Fetching latest commit…
Cannot retrieve the latest commit at this time
|Failed to load latest commit information.|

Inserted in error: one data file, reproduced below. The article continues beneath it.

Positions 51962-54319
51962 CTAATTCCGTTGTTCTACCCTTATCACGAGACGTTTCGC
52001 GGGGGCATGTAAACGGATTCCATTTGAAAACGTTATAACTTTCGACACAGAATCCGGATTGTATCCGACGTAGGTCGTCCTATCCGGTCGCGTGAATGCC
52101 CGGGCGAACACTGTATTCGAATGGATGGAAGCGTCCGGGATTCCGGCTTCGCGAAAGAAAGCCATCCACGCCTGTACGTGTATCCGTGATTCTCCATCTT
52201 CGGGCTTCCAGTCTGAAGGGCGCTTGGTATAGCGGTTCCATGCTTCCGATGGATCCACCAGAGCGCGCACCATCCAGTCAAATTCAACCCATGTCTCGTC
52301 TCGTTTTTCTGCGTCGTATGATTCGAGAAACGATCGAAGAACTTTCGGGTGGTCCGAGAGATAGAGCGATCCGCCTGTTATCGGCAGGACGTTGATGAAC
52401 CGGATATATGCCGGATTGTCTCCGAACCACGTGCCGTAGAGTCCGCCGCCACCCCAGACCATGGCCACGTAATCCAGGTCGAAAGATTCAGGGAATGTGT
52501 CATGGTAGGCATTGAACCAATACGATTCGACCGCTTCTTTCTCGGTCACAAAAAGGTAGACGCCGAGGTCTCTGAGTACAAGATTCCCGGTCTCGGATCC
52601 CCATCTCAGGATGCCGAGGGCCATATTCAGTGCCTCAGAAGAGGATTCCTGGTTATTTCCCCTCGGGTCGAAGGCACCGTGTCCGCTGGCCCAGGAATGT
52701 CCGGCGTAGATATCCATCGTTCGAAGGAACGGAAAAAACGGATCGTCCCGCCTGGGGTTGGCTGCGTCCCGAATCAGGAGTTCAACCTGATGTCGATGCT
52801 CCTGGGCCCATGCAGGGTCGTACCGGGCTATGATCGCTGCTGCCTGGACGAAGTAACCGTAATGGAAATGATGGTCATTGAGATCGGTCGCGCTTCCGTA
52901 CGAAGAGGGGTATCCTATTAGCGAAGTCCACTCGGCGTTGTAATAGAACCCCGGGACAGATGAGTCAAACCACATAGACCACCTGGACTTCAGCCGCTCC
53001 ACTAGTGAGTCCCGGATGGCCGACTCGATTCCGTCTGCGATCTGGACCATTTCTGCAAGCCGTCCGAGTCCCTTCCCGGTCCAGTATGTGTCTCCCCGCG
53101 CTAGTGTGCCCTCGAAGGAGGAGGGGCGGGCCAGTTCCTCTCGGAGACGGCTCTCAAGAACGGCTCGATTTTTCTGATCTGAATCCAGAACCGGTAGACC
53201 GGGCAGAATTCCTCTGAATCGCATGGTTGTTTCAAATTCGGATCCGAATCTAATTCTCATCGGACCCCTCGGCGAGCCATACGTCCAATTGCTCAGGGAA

EUCALYPTUS: Elastic Utility Computing Architecture for Linking Your Programs to Transiently Useful Systems EUCALYPTUS is an open source service overlay that implements elastic computing using existing resources. The goal of EUCALYPTUS is to allow sites with existing clusters and server infrastructure to co-host an elastic computing service that is interface-compatible with Amazon's EC2. Because EUCALYPTUS is designed to function as an overlay, it must be able to incorporate resources from different clusters or pools. For example, EUCALYPTUS allows its administrator to set up a "cloud" that permit users to virtualized OS instances on a number of clusters transparently. Enabling the necessary network interconnectivity in a way that is secure and portable is one novel feature of EUCALYPTUS. Another stems from its ability to provide interface compatibility with the existing Amazon EC2 service. EUCALYPTUS users can develop using their own local resources and then transition directly some or all of their functionality to EC2. Finally, a key requirement of EUCALYPTUS is that it be able to serve as a research platform for elastic computing. To this end, its design makes two significant contributions. The first concerns the use of scarce network resources in a structured way. A EUCALYPTUS allocation can function equally well in an environment in which all processors have externally routable IP addresses (e.g. Amazon's current environment) as well as one in which only a certain "head instance" is externally routable (as is the case with most academic research clusters today). Secondly, EUCALYPTUS leverages the extensive Linux packaging and deployment support that is currently available while requiring minimal modification to the existing installed OS base. Specifically, the target resources need only run a standard Xen-enabled kernel with Xen 3.1 or later hypervisor support. All other functionality installs directly without need for kernel patching or module additions to the host OS domain. For more information and complete documentation, please visit our website (http://open.eucalyptus.com).